Bernheimer names abstraction, intuitive logic, and normalized magic as the other characteristics of the fairy tale form. I usually discuss how dialing up or down on any one of these items shapes the narrative dream. A highly abstract setting allows place to recede in the story, but what will come forward in its place? And why? These are the questions that the writer must figure out. And if a writer is using the fairy tale structure to create a metanarrative about fairy tales, this must be evident to the reader. We will accept the flattest of characters or the most outrageous laws of magic if there are moments where we understand the author’s larger critique of form. Before The Changeling swerves into its final and most imaginative act, we read this passage and understand the novel is concerned with fairy tale as a form:
In those old stories, the myths and fairy tales Cal had talked about, the heroes did what they did but you never knew why. In the stories, at least, they had no interior life. Their job was simply to act. Gods and gorgons allied against them, and still they bore the spear and shield. Still they walked into the deep, dark forests. But did those heroes ever feel like Apollo did now? The real people, not the characters they became. They were human beings too, after all. They must’ve shivered in the shadow of the world’s great horrors. They must have wondered how they would ever see the quest through. And somehow they persevered. Maybe that was the point of telling those stories again and again one generation to the next. If they could be brave, then we might be, too. (300)
“We will accept the flattest of characters or the most outrageous laws of magic if there are moments where we understand the author’s larger critique of form.”
Non-Fiction as Inspiration
This semester, I’ve also given my students two non-fiction essays as models for writing good fiction. I suppose by doing so I have communicated something about genre, inspiration, and how to be broad in one’s reading. But that’s not why I assigned the essays. I assigned them because in the first case, “It Was Me. I Know It Was Me,” by Francene Bailey, the true story read like fiction, and quite frankly it blew me away. And once again, I know that workshop lectures and readings about conflict, crisis, and resolution can be dry. I know my students are tired of hearing me say “conflict-crisis-resolution.” Still, I continue to repeat it hoping they will internalize structure and that it will help them write good fiction. But talking about the importance of structure or pleading with students to put the story’s conflict on the first page cannot compare to reading a powerful story which does both effortlessly. Bailey’s piece, published in the Washington Post, is a first-person confessional essay about contracting Covid-19. It is also a story with a house, an uncurable disease, a deadly hug, gorgeous interiority, and the death of the mother on the first page.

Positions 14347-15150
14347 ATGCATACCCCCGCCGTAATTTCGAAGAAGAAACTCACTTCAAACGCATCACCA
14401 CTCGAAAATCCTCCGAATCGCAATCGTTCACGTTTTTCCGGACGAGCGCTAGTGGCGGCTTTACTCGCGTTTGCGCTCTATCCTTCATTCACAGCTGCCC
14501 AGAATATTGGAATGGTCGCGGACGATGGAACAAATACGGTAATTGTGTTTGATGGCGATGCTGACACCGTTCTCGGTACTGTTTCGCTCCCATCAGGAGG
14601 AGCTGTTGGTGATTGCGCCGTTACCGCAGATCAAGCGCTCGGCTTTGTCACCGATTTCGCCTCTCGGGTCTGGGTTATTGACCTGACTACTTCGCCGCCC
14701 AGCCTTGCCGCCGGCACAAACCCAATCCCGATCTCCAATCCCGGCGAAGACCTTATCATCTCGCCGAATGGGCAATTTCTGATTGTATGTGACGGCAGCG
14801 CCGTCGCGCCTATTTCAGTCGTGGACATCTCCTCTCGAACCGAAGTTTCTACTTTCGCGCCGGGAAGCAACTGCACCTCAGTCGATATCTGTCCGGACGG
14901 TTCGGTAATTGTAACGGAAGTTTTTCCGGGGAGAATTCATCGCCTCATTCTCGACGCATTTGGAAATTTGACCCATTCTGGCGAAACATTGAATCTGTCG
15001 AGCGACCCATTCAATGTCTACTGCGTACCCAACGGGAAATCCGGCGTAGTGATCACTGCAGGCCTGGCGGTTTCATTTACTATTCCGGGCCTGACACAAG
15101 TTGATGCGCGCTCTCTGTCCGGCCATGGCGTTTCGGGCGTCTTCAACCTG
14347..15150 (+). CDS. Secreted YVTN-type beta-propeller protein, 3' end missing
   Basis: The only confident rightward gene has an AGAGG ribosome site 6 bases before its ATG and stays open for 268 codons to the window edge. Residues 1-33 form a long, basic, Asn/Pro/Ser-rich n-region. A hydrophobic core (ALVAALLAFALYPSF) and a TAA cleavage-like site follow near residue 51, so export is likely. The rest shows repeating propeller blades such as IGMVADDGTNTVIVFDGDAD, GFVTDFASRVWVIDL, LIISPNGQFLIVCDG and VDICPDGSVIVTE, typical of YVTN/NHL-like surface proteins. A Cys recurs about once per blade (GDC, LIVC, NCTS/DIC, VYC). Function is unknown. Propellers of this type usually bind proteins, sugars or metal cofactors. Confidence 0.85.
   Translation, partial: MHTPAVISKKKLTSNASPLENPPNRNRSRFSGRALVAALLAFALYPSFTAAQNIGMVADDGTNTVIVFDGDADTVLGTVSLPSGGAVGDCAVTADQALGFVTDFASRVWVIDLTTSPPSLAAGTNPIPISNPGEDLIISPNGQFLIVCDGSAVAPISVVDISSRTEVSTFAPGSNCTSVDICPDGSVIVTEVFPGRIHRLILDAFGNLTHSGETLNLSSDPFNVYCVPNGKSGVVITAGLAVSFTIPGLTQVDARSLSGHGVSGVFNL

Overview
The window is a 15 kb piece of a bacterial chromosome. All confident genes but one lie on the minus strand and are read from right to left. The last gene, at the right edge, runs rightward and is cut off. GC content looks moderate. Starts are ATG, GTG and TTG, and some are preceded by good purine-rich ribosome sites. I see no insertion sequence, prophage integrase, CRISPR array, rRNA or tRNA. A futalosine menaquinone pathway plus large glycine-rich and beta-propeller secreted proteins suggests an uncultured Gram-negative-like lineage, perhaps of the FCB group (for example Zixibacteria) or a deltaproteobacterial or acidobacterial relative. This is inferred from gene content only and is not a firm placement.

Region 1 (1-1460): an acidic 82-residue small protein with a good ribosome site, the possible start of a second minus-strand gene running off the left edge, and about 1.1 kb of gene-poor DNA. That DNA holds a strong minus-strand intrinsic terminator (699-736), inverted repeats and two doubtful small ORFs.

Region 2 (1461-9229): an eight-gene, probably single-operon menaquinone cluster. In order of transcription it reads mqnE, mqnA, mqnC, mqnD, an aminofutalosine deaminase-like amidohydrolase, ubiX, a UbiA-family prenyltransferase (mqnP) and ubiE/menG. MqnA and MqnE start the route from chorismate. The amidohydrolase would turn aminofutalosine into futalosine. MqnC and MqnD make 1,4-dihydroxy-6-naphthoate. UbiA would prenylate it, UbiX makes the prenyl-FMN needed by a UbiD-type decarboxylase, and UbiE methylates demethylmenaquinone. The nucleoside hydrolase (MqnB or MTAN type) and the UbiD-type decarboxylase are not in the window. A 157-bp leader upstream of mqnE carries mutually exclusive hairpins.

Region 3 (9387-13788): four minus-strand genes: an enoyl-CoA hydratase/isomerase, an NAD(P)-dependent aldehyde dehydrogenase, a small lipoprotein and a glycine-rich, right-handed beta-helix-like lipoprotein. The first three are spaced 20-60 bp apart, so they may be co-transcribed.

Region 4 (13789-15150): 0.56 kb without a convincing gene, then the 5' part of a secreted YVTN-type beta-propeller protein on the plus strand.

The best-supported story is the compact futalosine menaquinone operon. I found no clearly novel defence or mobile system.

I use the second essay from The Paris Review, “Fuck the Bread. The Bread is Over,” by Sabrina Orah Mark, as an example of weaving fairy tale form with true facts about the pandemic and unemployment. This essay does everything we will have talked about this semester. Its conflict is in the first line: “In February, as a plague enters America, I am a finalist for a job I am not offered.” The essay uses characteristics of fairy tale form and an array of fairy tale motifs: “...I am being tested, and whether or not I am offered this job will depend on the appetite and mood of strangers. ‘Your final task,’ I imagine the dean saying, is to make a rope out of these ashes. Do it and the job is yours’.” And Mark’s essay lets us know early on of its metanarrative intentions by mentioning that the author teaches courses on the fairy tale.
“. . . talking about the importance of structure or pleading with students to put the story’s conflict on the first page cannot compare to reading a powerful story which does both effortlessly.”
The irony of teaching fiction is that I position myself as someone who has mastered the elements that I teach. Nothing could be further from the truth. I struggle mightily with the very rules that I drill into writers in my class. Maybe if I didn’t teach twelve to sixteen hours each day and had time to really write and reflect, I could master the craft the way I crave. But that is not my life. So I tinker, tinker, tinker to get my fiction to slowly conform over time. The short story I am working on is inspired by a real estate listing. It’s also inspired by my memory of a childhood friend whose relatives were undertakers, and by cases of police brutality constantly in the news. So far, two characters occupy my story. They are children. One lives in a house with a jail for a basement, the other lives in a house atop a funeral home. Their paths cross in school. Friendship, envy, and betrayal will happen. The more I write, the more that horror rises ghostlike in my draft. It will be a true fairy tale in the old sense. There will be no happily ever after.
Renee Simms is an associate professor of African American Studies and contributing faculty to English Studies at the University of Puget Sound. Renee received her B.A. in Literature from the University of Michigan, a J.D. from Wayne State University Law School, and an M.F.A. in Creative Writing from Arizona State University. She was a 2018 National Endowment for the Arts Creative Writing Fellow, a Bread Loaf Fiction Fellow, and has received support from Kimbilio Fiction, Ragdale, Vermont Studio Center, and PEN America. Renee’s debut story collection Meet Behind Mars was a Foreword Indies Finalist for Short Stories, and listed by The Root as one of 28 brilliant books by black authors in 2018. Renee is currently at work on a novel and a collection of linked essays.